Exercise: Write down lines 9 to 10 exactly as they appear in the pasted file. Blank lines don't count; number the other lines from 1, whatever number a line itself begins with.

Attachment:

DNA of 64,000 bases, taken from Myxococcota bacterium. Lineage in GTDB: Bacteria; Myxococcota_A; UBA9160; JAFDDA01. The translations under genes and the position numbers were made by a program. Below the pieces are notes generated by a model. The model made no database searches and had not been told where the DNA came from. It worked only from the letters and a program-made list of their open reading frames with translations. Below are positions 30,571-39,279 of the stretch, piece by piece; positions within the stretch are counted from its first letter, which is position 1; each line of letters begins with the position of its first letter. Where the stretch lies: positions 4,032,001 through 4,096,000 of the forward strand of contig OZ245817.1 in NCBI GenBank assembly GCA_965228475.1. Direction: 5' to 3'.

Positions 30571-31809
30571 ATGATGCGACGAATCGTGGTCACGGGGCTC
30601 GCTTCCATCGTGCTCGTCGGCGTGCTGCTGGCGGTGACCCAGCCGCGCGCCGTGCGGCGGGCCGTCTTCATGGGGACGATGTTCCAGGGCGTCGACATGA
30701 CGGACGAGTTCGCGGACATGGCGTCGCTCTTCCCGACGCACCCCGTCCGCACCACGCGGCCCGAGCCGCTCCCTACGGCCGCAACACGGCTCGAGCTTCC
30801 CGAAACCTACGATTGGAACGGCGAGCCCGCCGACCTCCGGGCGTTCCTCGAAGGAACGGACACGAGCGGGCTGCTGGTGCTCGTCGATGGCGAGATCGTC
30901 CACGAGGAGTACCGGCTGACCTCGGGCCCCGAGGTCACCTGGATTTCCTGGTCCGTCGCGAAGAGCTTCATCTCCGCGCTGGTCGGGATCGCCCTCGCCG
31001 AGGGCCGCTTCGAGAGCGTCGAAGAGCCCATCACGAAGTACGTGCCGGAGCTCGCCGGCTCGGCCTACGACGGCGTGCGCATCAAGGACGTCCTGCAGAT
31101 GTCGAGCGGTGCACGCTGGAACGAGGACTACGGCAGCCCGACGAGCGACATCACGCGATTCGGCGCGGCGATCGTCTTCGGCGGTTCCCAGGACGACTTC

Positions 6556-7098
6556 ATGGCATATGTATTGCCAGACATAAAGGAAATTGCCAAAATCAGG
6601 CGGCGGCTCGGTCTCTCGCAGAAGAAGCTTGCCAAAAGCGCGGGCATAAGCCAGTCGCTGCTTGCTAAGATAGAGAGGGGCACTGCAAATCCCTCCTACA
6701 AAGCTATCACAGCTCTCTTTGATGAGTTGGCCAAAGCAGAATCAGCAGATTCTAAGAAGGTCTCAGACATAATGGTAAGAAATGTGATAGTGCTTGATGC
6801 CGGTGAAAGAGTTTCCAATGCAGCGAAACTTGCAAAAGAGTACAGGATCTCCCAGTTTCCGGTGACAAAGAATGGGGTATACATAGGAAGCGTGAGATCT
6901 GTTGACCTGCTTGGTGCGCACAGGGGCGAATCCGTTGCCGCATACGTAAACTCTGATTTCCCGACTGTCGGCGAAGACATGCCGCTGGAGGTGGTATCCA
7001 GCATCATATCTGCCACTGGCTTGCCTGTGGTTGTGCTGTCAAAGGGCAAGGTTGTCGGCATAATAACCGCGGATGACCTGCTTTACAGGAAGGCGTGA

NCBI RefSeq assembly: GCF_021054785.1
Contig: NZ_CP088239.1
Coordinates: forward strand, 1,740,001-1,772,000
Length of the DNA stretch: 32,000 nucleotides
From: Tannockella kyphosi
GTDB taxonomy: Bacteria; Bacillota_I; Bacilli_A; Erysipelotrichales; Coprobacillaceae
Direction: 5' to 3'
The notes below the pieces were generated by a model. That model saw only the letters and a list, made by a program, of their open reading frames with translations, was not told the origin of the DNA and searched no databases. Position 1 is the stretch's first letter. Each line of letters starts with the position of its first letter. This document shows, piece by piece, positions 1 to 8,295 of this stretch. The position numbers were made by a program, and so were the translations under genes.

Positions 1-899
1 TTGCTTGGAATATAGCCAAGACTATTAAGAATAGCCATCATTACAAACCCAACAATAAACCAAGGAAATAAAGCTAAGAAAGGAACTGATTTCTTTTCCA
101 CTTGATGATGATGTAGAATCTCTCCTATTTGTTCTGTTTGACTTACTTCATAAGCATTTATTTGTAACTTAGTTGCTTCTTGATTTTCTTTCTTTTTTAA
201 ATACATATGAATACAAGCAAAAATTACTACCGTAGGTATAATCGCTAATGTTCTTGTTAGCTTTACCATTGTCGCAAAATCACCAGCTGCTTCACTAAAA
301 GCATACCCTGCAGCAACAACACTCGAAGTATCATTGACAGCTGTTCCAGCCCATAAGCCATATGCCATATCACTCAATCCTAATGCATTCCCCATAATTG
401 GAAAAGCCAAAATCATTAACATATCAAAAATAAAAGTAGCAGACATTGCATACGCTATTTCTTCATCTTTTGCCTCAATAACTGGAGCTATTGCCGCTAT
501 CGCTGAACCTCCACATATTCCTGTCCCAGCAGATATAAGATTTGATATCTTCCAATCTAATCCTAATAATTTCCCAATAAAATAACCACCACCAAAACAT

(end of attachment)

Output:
31101 GTCGAGCGGTGCACGCTGGAACGAGGACTACGGCAGCCCGACGAGCGACATCACGCGATTCGGCGCGGCGATCGTCTTCGGCGGTTCCCAGGACGACTTC

Positions 6556-7098